- Category: Network News
CHARLOTTE—The pre-registration deadline for the North Carolina Writers' Network 2018 Fall Conference has been extended until 11:59 pm on Sunday, October 28. If you haven't yet registered, you can do so online at www.ncwriters.org.
While the NCWN 2018 Fall Conference, which runs November 2-4 at the Hilton Charlotte University Place, offers a terrific lineup of faculty and programming, the weekend is made possible through the generosity of its sponsors.
The Arts and Science Council of Charlotte serves as the designated “Office of Cultural Resources” for the City of Charlotte, Mecklenburg County, and six suburban towns by providing advocacy, cultural education programs, cultural planning, fundraising, grant making, public art and workshops, and trainings for the cultural community. They work to ensure Culture For All by combining resources from local and state government with those of the private sector to maximize community impact throughout the cultural sector. Follow ASC on Facebook, Instagram, Twitter, and visit them on the web.
The Arts and Science Council is the official sponsor of Saturday morning's Brilliant at Breakfast Panel Discussion, "Does Place Still Matter?", with Julie Funderburk, Patrice Gopo, Dannye Romine Powell, and Kim Wright.
The nonprofit Charlotte Center for the Literary Arts (Charlotte Lit) is the greater Charlotte community’s center for engaging with and studying the literary arts. They provide a physical space—the Plaza Midwood studio—where people gather, teach, learn, and create. And they are a virtual community hub where people discover local literary events and connect with literature and each other. They offer ongoing classes in the craft and business of writing; a reading series; and other events and programming, many in collaboration with local groups. This fall, their 4X4CLT series continues when they release four different posters featuring four poems and four works of art. A reading and celebration will be held with featured poets and artists. After each event, the posters are displayed in public places throughout the city—coffee shops, waiting rooms, libraries, storefronts.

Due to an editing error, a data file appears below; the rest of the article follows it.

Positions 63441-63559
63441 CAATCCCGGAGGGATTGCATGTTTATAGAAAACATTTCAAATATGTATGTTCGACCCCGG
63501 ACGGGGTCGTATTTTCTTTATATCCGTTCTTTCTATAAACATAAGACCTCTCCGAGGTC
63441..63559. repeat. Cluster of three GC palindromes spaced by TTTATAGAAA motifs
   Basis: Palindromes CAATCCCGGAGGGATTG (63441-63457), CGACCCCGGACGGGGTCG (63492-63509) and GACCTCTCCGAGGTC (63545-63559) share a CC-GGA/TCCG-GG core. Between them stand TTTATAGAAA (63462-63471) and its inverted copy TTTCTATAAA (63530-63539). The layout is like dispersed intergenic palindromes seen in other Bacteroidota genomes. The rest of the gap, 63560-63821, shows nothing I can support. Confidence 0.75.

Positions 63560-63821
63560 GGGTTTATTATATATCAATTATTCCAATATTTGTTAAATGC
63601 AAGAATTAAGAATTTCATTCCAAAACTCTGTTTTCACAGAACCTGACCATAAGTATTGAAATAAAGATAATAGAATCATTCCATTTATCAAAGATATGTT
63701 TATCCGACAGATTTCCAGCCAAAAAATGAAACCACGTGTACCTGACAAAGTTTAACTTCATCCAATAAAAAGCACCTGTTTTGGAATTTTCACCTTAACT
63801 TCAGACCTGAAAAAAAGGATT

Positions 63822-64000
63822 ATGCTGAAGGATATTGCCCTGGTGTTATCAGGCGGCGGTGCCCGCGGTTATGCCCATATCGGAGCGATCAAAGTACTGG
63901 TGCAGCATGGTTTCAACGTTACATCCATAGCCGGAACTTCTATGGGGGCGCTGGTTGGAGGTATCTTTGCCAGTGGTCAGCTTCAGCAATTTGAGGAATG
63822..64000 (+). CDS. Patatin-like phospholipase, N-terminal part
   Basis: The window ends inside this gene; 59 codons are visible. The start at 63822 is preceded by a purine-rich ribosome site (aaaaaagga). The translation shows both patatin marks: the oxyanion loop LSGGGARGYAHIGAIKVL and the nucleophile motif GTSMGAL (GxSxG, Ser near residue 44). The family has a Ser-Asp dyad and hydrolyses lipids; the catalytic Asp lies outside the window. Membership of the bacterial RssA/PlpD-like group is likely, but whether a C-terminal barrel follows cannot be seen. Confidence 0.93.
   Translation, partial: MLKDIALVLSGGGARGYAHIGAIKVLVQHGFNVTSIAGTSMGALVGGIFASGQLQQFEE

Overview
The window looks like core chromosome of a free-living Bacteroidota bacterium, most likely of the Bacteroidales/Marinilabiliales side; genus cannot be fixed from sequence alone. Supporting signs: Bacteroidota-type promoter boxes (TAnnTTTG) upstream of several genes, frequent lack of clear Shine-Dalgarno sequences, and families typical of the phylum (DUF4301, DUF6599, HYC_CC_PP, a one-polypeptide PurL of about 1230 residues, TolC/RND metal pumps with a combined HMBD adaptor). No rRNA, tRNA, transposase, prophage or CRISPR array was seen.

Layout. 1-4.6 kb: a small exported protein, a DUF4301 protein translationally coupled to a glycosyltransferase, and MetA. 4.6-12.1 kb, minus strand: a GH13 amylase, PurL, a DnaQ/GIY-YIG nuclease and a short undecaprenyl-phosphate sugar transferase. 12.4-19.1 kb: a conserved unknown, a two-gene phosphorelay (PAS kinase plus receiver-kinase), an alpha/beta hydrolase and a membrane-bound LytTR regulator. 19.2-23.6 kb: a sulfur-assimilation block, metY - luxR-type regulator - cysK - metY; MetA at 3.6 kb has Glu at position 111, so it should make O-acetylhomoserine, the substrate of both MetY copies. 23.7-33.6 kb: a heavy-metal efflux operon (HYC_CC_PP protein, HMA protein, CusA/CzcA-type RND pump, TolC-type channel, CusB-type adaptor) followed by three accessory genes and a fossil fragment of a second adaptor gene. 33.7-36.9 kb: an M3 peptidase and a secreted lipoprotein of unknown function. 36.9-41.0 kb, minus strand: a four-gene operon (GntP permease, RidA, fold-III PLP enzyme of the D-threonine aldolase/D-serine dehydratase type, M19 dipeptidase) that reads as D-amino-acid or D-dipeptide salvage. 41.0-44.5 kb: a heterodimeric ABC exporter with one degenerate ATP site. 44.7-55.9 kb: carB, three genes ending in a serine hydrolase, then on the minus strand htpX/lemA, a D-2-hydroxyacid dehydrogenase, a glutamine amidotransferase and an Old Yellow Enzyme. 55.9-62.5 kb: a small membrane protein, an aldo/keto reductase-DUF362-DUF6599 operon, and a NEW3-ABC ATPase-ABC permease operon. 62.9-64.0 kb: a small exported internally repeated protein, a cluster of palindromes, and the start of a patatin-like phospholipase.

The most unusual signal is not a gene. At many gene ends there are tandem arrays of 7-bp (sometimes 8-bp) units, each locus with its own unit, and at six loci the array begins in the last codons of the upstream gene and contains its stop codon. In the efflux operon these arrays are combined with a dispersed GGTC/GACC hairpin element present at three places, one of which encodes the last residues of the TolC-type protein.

Charlotte Lit is the sponsor of the Business of Writing Track at Fall Conference, which includes sessions such as "The Perfect Pitch" with Kim Boykin, Erika Marks, and Kim Wright; "The Passion Project: Writing and Selling a Book that Matters" with Kathy Izard; "Technology Toolkit: Software and Tech Stuff for Writers" with Charlotte Lit co-founder Paul Reali; as well as the Critique Service and Manuscript Mart programs.
The Davidson College English Department annually sponsors and co-sponsors significant contemporary writers and scholars, often winners of Pulitzer Prizes, MacArthur "genius grants," National Book Awards, and various other honors. All writers brought to campus work with students personally; all public presentations are free. To check on upcoming events, visit https://www.davidson.edu/the-arts/literary-arts.
The Davidson College English Department is the official sponsor of the Faculty Readings on Saturday night.
Get Freedom and focus on what really matters most to you: writing. Freedom is used by over 750,000 people worldwide to control digital distractions like social media, email, videos, online shopping, chat, games…Schedule a Freedom session and block the websites and apps that you find most distracting. Freedom syncs across all your computers, phones, and tablets. Freedom users report gaining 2.5 hours—every day!
Freedom is sponsoring the session "Shut Up and Write," led by NCWN trustee Michele T. Berger. This session will ask registrants to do exactly that: Shut up, and write. Think of it as study hall, except you’re writing instead of reading (or passing notes—none of that, now). Registrants for this option will get ninety minutes of glorious, uninterrupted silence in which to dream, plan, create, or edit.